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YFI Tax Guide

Last Updated: a year ago
YFI Tax Guide

A quick background on YFI

YFI was released in July by Andre Cronje as a governance token for Yearn finance. The supply was capped at 30,000 and was meant to have no value but to help decide the future of the project through community involvement. As a reward for providing liquidity people were airdropped YFI tokens based on how much liquidity they provided. YFI was also tradable on Uniswap so even though it was conceived to have no value holders could sell it and speculators could buy it.

Based on this there are two unique scenarios for how holders could acquire YFI that result in two distinct tax possibilities.

You Bought YFI on Uniswap

If you bought YFI on Uniswap this was likely how the transaction flow could have gone:

  1. You sold 1 ETH and in return got 10 YFI tokens

  2. You held YFI during the price rise and decided to sell some of your stack

  3. You sold 5 YFI for 200 ETH

  4. The price goes even higher and you sell the rest of your stack

  5. You sold the remaining 5 YFI for 300 ETH

Based on this transaction flow there are 3 distinct tax events that potentially occur.

  1. When you bought 10 YFI you also sold 1 ETH, because you disposed of one asset this triggers a capital gain event on the 1 ETH you held.

  2. When you sold the first 5 YFI it triggers another capital gains event, at this point, it would be a capital gain and not a loss where the gain would be the difference in your buy and sell price in AUD (not ETH).

  3. When you sell the remaining YFI it triggers a capital gain event similar to number 2.

You acquired YFI from providing liquidity in the protocol

Because in this case, you didn’t buy YFI the tax implications are a bit different.

Let’s say the transaction flow went like this:

  1. You were airdropped 3 YFI for providing liquidity, at the time 1 YFI = $40

  2. You sell all 3 of your YFI 2 weeks later for 120 ETH

  3. You move your ETH to a centralized exchange like Binance and exchange the 120 ETH for $70,000 AUD

Again based on the transactions above there are 3 separate tax events that could have occurred:

  1. When you are airdropped the YFI you incur an income tax based on the value at the time of airdropping, in this case, $120

  2. When you sell your 3 YFI for 120 ETH this incurs a capital gains tax event, at the time you sell the 10 ETH is worth $65,000, so the capital gains are $65,000 - $120 = $64,880.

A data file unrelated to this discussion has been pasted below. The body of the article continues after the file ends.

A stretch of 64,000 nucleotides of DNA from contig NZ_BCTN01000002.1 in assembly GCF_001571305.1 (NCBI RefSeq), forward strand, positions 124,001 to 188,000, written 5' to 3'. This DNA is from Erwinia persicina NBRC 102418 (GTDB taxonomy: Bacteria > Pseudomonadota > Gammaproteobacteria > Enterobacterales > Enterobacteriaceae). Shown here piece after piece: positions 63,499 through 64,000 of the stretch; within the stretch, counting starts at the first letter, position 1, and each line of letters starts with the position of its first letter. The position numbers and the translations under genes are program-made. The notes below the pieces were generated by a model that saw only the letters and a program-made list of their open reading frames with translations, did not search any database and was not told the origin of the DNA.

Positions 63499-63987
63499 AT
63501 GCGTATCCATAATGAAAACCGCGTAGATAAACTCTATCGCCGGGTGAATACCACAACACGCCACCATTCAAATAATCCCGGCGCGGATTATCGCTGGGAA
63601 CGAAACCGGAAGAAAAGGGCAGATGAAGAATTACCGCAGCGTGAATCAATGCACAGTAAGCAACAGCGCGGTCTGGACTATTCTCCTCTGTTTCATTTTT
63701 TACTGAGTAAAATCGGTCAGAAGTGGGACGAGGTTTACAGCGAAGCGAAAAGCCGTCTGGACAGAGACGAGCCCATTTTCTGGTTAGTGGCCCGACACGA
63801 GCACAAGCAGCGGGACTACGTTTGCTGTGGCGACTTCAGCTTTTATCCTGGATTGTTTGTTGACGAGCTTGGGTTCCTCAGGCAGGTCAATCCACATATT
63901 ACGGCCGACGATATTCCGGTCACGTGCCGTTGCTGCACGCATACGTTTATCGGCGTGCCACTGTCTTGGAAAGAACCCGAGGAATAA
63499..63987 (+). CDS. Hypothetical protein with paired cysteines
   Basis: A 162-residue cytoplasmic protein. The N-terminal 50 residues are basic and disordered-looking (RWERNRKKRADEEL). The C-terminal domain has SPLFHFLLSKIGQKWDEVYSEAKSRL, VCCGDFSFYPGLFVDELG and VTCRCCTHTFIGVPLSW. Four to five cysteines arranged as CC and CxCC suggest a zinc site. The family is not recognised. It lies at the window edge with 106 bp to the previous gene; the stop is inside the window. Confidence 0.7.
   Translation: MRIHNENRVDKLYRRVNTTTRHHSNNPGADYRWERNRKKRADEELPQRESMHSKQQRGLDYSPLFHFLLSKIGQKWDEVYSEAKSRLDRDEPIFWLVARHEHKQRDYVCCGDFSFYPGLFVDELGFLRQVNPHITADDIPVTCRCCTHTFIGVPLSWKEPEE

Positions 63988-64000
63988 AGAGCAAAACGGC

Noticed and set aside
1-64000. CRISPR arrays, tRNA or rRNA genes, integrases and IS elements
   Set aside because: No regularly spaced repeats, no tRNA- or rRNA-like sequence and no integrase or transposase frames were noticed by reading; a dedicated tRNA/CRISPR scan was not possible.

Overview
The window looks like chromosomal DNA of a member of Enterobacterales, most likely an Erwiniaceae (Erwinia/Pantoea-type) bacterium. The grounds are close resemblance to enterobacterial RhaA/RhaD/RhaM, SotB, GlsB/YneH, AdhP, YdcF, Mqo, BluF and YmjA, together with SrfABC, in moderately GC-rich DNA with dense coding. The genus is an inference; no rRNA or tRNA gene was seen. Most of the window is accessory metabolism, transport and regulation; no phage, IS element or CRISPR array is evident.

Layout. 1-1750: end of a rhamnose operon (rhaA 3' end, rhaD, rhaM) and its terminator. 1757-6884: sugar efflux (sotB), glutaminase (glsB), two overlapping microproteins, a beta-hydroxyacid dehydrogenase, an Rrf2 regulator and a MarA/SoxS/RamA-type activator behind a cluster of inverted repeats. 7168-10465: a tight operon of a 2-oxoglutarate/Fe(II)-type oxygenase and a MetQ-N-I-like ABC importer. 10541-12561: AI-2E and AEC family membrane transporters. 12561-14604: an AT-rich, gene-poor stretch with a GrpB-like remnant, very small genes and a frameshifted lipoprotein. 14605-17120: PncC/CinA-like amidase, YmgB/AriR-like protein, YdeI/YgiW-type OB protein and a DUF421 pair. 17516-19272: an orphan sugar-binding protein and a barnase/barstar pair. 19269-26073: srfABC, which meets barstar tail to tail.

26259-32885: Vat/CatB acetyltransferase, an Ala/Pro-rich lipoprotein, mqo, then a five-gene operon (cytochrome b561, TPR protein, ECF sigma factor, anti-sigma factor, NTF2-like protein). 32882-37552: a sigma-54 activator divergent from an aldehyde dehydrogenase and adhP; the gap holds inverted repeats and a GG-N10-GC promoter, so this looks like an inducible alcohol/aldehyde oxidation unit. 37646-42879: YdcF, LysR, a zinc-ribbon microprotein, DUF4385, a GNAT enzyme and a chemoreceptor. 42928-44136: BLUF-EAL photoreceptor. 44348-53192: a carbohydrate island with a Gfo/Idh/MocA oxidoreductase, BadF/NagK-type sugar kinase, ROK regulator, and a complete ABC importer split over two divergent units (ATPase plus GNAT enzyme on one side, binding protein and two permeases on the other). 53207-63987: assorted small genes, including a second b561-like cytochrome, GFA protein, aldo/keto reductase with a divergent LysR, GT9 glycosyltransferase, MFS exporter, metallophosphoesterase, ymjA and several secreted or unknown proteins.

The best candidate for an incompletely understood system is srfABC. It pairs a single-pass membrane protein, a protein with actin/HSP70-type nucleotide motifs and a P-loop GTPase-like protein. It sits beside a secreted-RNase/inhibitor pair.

Moving the ETH to another exchange doesn’t incur a tax but exchanging the ETH for AUD does incur another capital gains tax. In this case, because you bought the ETH for $65,000 when you sold the YFI and now it is worth $70,000 the capital gains are $5,000.

So based on this case you owe income tax on the $120 and capital gains on the $69,880.

The key differentiator here is that if you buy YFI you are only subject to capital gains tax but if you gained YFI from providing liquidity you are also subject to income tax.

Wrapping Up

If you were one of the lucky few to buy YFI or even better earn YFI from supplying liquidity it could be one of the most profitable trades of your life. However, the tax office, no matter what country you are in is going to want a healthy bite of that profit. Figuring out exactly what you owe based on how and when you acquired YFI is a legal requirement. Luckily for you, Crypto Tax Calculator can automate that process for you.

The information provided on this website is general in nature and is not tax, accounting or legal advice. It has been prepared without taking into account your objectives, financial situation or needs. Before acting on this information, you should consider the appropriateness of the information having regard to your own objectives, financial situation and needs and seek professional advice. Cryptotaxcalculator disclaims all and any guarantees, undertakings and warranties, expressed or implied, and is not liable for any loss or damage whatsoever (including human or computer error, negligent or otherwise, or incidental or Consequential Loss or damage) arising out of, or in connection with, any use or reliance on the information or advice in this website. The user must accept sole responsibility associated with the use of the material on this site, irrespective of the purpose for which such use or results are applied. The information in this website is no substitute for specialist advice.

Shane Brunette


Shane Brunette founded CTC back in 2018 after dealing with his own crypto tax nightmare. He has worked closely with accountants and tax lawyers to make it easy for fellow cryptocurrency users to be tax compliant.

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